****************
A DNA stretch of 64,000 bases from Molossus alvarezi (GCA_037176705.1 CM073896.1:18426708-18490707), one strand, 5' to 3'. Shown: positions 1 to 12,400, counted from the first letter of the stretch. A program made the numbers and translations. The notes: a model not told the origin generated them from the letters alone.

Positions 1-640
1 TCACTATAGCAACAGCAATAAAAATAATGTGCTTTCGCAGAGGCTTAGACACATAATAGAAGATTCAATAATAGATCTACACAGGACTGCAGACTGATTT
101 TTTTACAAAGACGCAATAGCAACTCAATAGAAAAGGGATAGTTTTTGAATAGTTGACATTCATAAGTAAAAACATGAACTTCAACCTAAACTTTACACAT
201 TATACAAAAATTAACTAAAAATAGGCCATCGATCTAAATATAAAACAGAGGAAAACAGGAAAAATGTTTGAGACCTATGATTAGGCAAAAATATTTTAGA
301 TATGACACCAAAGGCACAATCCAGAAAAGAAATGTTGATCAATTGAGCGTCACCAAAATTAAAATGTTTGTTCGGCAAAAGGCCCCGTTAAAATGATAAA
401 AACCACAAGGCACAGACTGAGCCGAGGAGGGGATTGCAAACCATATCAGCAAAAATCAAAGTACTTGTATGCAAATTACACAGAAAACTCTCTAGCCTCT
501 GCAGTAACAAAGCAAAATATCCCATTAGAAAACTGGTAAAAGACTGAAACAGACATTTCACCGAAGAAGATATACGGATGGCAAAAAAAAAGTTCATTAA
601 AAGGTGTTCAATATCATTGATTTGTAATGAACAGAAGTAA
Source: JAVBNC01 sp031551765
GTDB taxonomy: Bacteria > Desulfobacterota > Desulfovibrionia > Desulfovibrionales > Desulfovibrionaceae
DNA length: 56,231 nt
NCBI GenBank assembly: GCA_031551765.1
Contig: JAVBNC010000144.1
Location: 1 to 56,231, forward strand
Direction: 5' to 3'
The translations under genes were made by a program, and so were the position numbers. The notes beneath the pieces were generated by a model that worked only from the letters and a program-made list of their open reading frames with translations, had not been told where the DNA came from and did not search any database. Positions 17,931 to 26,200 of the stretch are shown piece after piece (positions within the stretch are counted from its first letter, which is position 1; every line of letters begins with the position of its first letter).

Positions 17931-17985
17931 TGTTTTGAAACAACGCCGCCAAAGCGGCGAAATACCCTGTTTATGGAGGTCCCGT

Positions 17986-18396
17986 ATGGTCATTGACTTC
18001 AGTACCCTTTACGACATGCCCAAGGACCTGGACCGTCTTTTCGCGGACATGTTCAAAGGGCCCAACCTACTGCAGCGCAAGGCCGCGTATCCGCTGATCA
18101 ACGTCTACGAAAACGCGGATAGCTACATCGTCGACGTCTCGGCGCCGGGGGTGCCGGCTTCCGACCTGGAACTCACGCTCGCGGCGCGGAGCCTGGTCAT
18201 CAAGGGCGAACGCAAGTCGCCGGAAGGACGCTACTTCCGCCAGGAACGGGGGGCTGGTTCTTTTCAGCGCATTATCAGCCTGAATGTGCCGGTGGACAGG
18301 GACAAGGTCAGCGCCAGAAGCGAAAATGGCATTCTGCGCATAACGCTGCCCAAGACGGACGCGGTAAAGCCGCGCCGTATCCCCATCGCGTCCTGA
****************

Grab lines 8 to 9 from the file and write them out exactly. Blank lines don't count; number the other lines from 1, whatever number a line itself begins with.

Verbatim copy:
501 GCAGTAACAAAGCAAAATATCCCATTAGAAAACTGGTAAAAGACTGAAACAGACATTTCACCGAAGAAGATATACGGATGGCAAAAAAAAAGTTCATTAA
601 AAGGTGTTCAATATCATTGATTTGTAATGAACAGAAGTAA